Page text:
In class, we discussed the poem “The Jabberwocky” which appears in Lewis Carroll’s Through the Looking Glass and reads as follows:
‘Twas brillig, and the slithy toves Did gyre and gimble in the wabe; All mimsy were the borogoves, And the mome raths outgrabe. ‘Beware the Jabberwock, my son! The jaws that bite, the claws that catch! Beware the Jubjub bird, and shun The frumious Bandersnatch!’ He took his vorpal sword in hand: Long time the manxome foe he sought— So rested he by the Tumtum tree, And stood awhile in thought. And as in uffish thought he stood, The Jabberwock, with eyes of flame, Came whiffling through the tulgey wood, And burbled as it came! One, two! One, two! And through and through The vorpal blade went snicker-snack! He left it dead, and with its head He went galumphing back. ‘And hast thou slain the Jabberwock? Come to my arms, my beamish boy! O frabjous day! Callooh! Callay!’ He chortled in his joy. ‘Twas brillig, and the slithy toves Did gyre and gimble in the wabe; All mimsy were the borogoves, And the mome raths outgrabe.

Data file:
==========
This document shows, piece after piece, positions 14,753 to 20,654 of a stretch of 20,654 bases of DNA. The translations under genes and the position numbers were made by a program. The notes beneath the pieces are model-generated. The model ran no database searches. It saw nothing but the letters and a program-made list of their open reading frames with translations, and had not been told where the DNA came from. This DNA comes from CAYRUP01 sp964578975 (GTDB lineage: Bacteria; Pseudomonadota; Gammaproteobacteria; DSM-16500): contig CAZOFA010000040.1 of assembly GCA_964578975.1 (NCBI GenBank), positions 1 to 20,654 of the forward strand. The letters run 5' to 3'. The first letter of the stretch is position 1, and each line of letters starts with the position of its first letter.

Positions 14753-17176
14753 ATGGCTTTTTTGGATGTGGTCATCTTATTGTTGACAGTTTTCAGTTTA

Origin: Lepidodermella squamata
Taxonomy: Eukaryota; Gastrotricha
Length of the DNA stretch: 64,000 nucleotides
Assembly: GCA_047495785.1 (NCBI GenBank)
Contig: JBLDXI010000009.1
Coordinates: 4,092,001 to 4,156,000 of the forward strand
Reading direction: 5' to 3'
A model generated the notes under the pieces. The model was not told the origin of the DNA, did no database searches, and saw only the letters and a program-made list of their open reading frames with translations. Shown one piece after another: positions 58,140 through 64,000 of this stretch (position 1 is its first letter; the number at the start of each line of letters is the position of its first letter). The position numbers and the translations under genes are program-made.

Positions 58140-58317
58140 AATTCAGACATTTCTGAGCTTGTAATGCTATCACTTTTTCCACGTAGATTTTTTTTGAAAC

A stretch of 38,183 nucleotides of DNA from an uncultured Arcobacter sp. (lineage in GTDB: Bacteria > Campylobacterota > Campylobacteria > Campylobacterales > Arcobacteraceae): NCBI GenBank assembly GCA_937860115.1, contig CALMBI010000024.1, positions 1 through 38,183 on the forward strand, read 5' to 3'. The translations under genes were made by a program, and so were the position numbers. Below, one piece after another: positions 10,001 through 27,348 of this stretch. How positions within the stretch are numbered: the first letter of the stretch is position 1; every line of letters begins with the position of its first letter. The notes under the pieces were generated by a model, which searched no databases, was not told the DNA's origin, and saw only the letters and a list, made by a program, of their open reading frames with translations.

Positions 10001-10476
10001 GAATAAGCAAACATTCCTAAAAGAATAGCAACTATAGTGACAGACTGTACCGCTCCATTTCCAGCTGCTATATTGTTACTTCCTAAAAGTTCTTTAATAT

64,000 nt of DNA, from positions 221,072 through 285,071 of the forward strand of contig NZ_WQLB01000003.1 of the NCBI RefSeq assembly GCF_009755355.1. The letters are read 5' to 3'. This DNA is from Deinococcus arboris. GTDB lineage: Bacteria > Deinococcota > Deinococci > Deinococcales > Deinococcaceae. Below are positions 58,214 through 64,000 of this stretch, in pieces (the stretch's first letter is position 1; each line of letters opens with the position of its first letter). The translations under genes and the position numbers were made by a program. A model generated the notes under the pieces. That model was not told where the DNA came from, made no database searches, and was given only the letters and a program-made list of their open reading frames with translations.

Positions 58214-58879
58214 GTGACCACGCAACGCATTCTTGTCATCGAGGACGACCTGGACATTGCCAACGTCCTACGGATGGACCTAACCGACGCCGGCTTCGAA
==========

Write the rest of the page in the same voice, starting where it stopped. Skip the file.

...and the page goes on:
Although this nonsense poem includes made up words describing a made up creature, we as readers can still understand the poem because it follows the syntax of English with all of it’s wonderful conventions.
Furthermore, some of the nonsense words like “chortle” and “galumph” were were made up by Carroll, yet have entered the English language. I find that unbelievably interesting. This got me to think about lots of other words coined by famous writers and I was reminded about a conversation I had in my high school English class about Shakespeare.
We read the play Hamlet where many new phrases like “the clothes make the man” and “cruel to be kind” come from. In order to fit a certain style of writing, Shakespeare played with words, often time inventing ones of his own. In this way, we have an extended vocabulary and cool phrases to use. It’s so weird to think about words and our everyday language–and where they come from. I love words!